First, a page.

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Abstract: TH-OR133

Human Kidney Organoids Model Tubular Injury and Maladaptive Repair with Interstitial Fibrosis In Vitro

Session Information

Category: Development, Stem Cells, and Regenerative Medicine

  • 501 Development, Stem Cells, and Regenerative Medicine: Basic

Authors

  • Gupta, Navin R., Brigham and Women's Hospital/Harvard Medical School, Boston, Massachusetts, United States
  • Garcia, Edgar, Brigham and Women's Hospital/Harvard Medical School, Boston, Massachusetts, United States
  • Miyoshi, Tomoya, Brigham and Women's Hospital/Harvard Medical School, Boston, Massachusetts, United States
  • Galichon, Pierre, Brigham and Women's Hospital/Harvard Medical School, Boston, Massachusetts, United States
  • Susa, Koichiro, Brigham and Women's Hospital/Harvard Medical School, Boston, Massachusetts, United States
  • Walter, Lauren D., The Broad Institute, Cambridge, Massachusetts, United States
  • Epstein, Charles B., The Broad Institute, Cambridge, Massachusetts, United States
  • Bonventre, Joseph V., Brigham and Women's Hospital/Harvard Medical School, Boston, Massachusetts, United States
  • Morizane, Ryuji, Brigham and Women's Hospital/Harvard Medical School, Boston, Massachusetts, United States
Background

Kidney fibrosis is a unifying feature of diseases that cause progressive loss of kidney function. Upon severe or repeated tubular injury, the adaptive repair response transitions to being maladaptive and pro-fibrotic. Determining the mechanisms involved in maladaptive tubular repair is vital to developing anti-fibrotic therapies. Here we propose kidney organoids as a model for tubular adaptive and maladaptive repair with interstitial fibrosis in human tissue in vitro.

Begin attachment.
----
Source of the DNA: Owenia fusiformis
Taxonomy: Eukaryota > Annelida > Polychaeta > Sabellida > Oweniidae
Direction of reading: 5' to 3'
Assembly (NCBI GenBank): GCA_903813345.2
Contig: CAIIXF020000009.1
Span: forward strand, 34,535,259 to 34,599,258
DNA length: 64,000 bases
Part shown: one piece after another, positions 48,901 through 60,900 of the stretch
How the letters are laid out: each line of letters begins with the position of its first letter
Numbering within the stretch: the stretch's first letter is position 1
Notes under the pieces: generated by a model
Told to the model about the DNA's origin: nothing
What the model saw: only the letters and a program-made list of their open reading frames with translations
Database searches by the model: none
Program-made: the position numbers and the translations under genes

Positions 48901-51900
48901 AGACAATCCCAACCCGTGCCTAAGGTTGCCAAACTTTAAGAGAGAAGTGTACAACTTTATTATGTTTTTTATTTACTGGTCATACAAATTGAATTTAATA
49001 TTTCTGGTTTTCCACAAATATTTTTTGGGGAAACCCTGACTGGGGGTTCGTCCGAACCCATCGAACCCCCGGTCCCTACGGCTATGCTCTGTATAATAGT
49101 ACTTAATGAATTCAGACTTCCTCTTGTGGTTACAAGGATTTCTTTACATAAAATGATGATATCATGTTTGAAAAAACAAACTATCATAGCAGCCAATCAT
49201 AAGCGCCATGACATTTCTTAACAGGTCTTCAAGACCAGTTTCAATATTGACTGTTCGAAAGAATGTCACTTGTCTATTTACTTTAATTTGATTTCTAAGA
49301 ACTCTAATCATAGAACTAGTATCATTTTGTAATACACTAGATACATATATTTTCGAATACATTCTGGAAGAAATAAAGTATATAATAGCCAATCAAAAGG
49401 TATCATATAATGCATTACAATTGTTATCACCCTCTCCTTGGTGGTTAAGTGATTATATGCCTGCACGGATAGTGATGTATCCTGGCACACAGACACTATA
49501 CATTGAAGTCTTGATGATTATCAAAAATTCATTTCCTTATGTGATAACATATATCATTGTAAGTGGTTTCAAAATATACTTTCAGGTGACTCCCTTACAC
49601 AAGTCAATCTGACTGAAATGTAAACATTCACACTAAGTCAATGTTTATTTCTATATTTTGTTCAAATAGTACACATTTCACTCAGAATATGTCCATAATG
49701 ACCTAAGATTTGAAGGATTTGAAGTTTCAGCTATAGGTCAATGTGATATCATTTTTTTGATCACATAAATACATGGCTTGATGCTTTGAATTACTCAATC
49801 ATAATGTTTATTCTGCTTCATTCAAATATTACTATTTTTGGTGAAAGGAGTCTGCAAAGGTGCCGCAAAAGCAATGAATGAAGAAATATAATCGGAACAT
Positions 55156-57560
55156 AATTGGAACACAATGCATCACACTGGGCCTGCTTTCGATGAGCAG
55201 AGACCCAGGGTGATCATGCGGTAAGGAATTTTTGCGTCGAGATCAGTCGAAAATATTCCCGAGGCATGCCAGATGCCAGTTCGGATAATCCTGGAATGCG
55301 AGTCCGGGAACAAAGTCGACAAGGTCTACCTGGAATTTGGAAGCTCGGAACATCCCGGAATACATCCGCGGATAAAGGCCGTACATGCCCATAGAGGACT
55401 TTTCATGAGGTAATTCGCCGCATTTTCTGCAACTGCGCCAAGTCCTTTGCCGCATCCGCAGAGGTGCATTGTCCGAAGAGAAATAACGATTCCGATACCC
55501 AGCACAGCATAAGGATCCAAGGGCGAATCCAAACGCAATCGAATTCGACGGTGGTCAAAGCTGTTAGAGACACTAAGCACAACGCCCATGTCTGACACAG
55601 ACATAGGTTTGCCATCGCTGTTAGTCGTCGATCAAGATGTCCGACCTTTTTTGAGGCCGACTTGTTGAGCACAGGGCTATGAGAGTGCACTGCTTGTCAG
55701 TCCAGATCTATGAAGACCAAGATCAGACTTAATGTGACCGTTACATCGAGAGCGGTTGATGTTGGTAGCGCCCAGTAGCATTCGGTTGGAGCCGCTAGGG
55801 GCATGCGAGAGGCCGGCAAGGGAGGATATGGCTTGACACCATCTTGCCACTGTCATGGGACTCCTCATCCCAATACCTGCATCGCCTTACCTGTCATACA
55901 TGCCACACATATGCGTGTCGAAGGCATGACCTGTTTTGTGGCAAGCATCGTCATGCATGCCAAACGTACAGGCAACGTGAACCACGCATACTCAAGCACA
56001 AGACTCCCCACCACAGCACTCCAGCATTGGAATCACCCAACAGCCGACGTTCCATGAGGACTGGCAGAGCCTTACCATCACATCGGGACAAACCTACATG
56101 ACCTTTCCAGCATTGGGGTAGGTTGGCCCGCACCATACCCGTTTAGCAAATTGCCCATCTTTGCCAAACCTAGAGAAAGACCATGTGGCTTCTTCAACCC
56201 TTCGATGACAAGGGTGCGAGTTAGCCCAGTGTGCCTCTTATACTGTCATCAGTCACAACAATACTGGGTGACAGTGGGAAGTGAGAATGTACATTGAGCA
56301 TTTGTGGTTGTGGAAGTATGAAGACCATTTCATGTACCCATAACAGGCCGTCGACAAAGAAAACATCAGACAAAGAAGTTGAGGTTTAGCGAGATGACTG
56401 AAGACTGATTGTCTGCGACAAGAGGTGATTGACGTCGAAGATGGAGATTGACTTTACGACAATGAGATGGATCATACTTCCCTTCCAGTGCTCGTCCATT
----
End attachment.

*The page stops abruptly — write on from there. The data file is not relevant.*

Methods

Kidney organoids were generated from hPSCs by our previously established protocol. Organoid maturation was determined by downregulation of developmental genes and upregulation of adult markers using immunostaining, qPCR, flow cytometry, and histone ChIP-seq for epigenetic analysis of chromatin remodeling overtime. Organoids with mature profiles were treated with repetitive cisplatin at 5μM. Cell proliferation, dedifferentiation, partial epithelial-to-mesenchymal transition (pEMT), G2/M cell cycle arrest, pro-inflammatory cytokine expression, myofibroblast activation and interstitial fibrosis were evaluated using a combination of Masson Trichrome, immunostaining, qPCR, and flow cytometry after each treatment.

Results

Organoids exhibited mature gene expression profiles by day 49 of differentiation. LTL+ tubules exhibited adaptive repair responses following the initial cisplatin treatment, including proliferation (Ki67+), dedifferentiation (PAX2+ and SOX9+), and pEMT (VIM+ and SNAIL1+). Upon repeated cisplatin injury, LTL+ cells adopt a pro-fibrotic phenotype characterized by maladaptive repair processes, including further loss of an epithelial phenotype, cell cycle arrest in the G2/M phase, and upregulated pro-inflammatory cytokine expression, followed by tubular atrophy, the transdifferentiation of peritubular fibroblasts (PDGFR-β+NG2-DESM-) and pericytes (PDGFR-β+NG2+DESM+) into αSMA+ myofibroblasts, and the advent of interstitial fibrosis (FN and COL1A1).

Conclusion

Human kidney organoids model the transition from adaptive to maladaptive repair in tubular epithelial cells with repeated injury. Human kidney organoids enable the study of tubular repair, along the continuum from acute injury to fibrosis, and the screening of anti-fibrotic therapeutics in human kidney tissue.

Funding

  • NIDDK Support